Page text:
The 1967 Arab-Israeli War and Jordan's 1970 crack down on the Palestine Liberation Organization led to much unrest in the Middle East.
And for one young reporter it was a daily fight to stay alive.
Born into war, Abdallah Daher learned at an early age what it meant to survive in a country ravaged by chaos, uncertainty, and death.
In 1970, Lebanon was the battleground in a war between Israel and Palestinians.
The Palestinian Liberation Organization launched bombs and missiles, raining gunfire from Lebanon on Israel daily.
While Israelis defended their country, a civil war stirred between Lebanese Christians and Muslims and young Abdallah found himself in the middle of these two wars.
As a reporter, he has experienced first-hand death and deep loss but in 2000, Abdallah and his family finally found asylum from the war in the United States.
Today, the award-winning reporter, producer and director is sharing his story.
In his new book "Fight," Abdallah paints a picture of the harsh realities of war and how finding Christ in the midst that gave him hope and peace.
"The bomb went off right next to me, killing and injuring all of those who were standing in front of it. The soldier who confronted me, pushed me far enough to get me out of the shrapnel radius. I was the only one to walk away without a scratch."
Abdallah Daher shared his experience on CBN News' program "The Prayer Link" and said now is the time to be praying for people in the Middle East.
"It is not an easy life for people living in war, especially in the Middle East. It is so devastating and so heartbreaking. So pray for them to have strength and to have hope, because if they lose hope they don't have anything."
Abdallah grew up in Lebanon with his siblings and lived in a war zone.
"It was a never ending nightmare - full of fear, despair, anxiety and all the bad things. We had a bunker in front of our house that my dad built and that's where we spent most of our time - hiding in that bunker. Out of the week, we spent five days in the bunker and we didn't have a chance to go and live a normal life in our home."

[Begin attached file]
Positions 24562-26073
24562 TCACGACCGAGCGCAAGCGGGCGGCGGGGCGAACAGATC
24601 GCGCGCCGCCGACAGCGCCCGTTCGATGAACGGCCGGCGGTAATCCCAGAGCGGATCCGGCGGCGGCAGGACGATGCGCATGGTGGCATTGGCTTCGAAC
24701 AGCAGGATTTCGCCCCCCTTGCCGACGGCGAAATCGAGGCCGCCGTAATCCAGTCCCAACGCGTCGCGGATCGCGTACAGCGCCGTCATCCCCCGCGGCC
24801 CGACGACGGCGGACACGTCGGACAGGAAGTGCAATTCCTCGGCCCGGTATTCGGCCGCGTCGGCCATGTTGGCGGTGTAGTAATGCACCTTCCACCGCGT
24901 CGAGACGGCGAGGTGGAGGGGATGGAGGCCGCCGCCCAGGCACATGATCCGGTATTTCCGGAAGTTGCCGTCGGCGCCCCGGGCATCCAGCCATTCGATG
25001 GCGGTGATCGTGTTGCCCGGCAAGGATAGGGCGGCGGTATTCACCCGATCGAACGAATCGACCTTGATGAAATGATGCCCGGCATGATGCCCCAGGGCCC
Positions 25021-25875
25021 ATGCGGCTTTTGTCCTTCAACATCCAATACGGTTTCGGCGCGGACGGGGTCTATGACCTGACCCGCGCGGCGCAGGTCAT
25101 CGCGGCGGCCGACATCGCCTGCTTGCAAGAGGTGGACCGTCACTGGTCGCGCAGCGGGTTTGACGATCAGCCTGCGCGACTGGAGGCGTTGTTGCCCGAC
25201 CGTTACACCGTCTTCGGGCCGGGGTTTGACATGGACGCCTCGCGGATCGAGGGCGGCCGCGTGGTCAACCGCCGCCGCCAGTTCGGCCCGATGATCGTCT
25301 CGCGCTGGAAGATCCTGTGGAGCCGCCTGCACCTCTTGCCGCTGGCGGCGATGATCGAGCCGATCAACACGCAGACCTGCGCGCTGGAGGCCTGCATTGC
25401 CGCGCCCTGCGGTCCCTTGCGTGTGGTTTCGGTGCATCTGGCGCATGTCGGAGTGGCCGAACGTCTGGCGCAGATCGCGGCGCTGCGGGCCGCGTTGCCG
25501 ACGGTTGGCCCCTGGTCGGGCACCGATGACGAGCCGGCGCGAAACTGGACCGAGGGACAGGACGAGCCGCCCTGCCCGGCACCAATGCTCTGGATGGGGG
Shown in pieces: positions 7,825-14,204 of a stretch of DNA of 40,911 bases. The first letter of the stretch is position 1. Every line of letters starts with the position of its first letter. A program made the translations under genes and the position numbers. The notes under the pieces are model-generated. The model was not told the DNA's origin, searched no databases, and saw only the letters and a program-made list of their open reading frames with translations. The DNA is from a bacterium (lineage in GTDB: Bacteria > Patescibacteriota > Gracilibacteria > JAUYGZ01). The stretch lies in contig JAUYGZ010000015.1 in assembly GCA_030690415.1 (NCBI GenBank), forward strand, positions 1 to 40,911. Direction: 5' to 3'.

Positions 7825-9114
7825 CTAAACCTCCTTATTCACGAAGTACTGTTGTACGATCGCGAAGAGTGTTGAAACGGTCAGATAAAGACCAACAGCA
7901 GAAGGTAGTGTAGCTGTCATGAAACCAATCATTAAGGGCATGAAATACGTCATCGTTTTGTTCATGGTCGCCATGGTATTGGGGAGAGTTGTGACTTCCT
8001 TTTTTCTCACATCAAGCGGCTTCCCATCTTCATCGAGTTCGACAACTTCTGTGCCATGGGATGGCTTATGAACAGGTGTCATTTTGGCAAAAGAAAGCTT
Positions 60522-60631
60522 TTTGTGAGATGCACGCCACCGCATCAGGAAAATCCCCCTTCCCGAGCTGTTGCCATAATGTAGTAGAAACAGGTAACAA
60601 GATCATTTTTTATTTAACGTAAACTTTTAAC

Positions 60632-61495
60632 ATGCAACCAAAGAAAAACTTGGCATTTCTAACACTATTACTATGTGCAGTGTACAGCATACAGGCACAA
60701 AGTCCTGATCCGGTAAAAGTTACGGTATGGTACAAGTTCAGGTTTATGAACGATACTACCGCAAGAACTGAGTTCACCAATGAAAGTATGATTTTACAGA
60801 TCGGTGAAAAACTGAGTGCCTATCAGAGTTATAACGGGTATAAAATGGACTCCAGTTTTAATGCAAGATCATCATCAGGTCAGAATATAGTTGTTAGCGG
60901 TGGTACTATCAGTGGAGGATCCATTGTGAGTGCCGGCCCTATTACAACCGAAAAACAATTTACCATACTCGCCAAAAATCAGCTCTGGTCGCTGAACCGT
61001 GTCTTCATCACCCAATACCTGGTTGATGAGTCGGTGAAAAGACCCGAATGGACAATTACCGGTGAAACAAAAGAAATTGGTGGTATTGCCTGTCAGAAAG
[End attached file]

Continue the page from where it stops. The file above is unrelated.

As a child, Abdallah was devastated by the experience and struggled with nightmares until he was 18-years-old.
"It was traumatizing for a young boy to live in constant fear, death all round, no hope and no future. That affected me tremendously, my brothers and all those who lived. We had funerals almost every couple days. We had relatives die and friends. Constantly we were going through a lot of turmoil," he said.
In the year 2000, Abdallah was wanted by the Lebanese government for working for a Christian organization - which was CBN.
"For the longest time, they sentenced me to life time imprisonment with hard labor. They couldn't get to me and arrest me because we were protected by the Israeli army at the time in a buffer zone that we had in the area so the Lebanese government could not come and get me. In 2000, Israel decided to withdraw from Lebanon and we were exposed to radical Muslims to come and kill us. I had to take my family and run. My son was seven months old at the time. We arrived with nothing. A duffel bag with a few items for our son. We ran into Israel and stayed there for a couple months."
Abdallah had to leave everything behind and abandon his vehicle while running for the border.
"It was heartbreaking because it got so cold at night and my son was seven months old. He was a baby and we didn't have anything to cover and shelter him with. We put him in the duffel bag and zipped it up to keep him warm."
He said there were several reason to write a book about his experiences, but most importantly to show the goodness of God.
"I wanted people to know that no matter how dire the situation gets and how miserable life is and how bad it gets, God will pull us through no matter what. I contemplated killing myself many times because of the life we led because it was devastating and I couldn't imagine the way out of that black hole - all I saw was darkness all around."
"Death, fear and misery - I didn't see any chance of getting out but God spared my life and my families. He wanted a message out of this whole mess and He used me to tell the story and I wanted to stay faithful. He spared my life and that was one of many occasions and I felt like I had to tell the story and relay the message. I wanted my children and all the people around the world to know not to take anything for granted because sometimes we feel entitled for the things we have. It's not because we deserve it. It's because God wants to bless you. Be thankful and be grateful for what you have because others don't."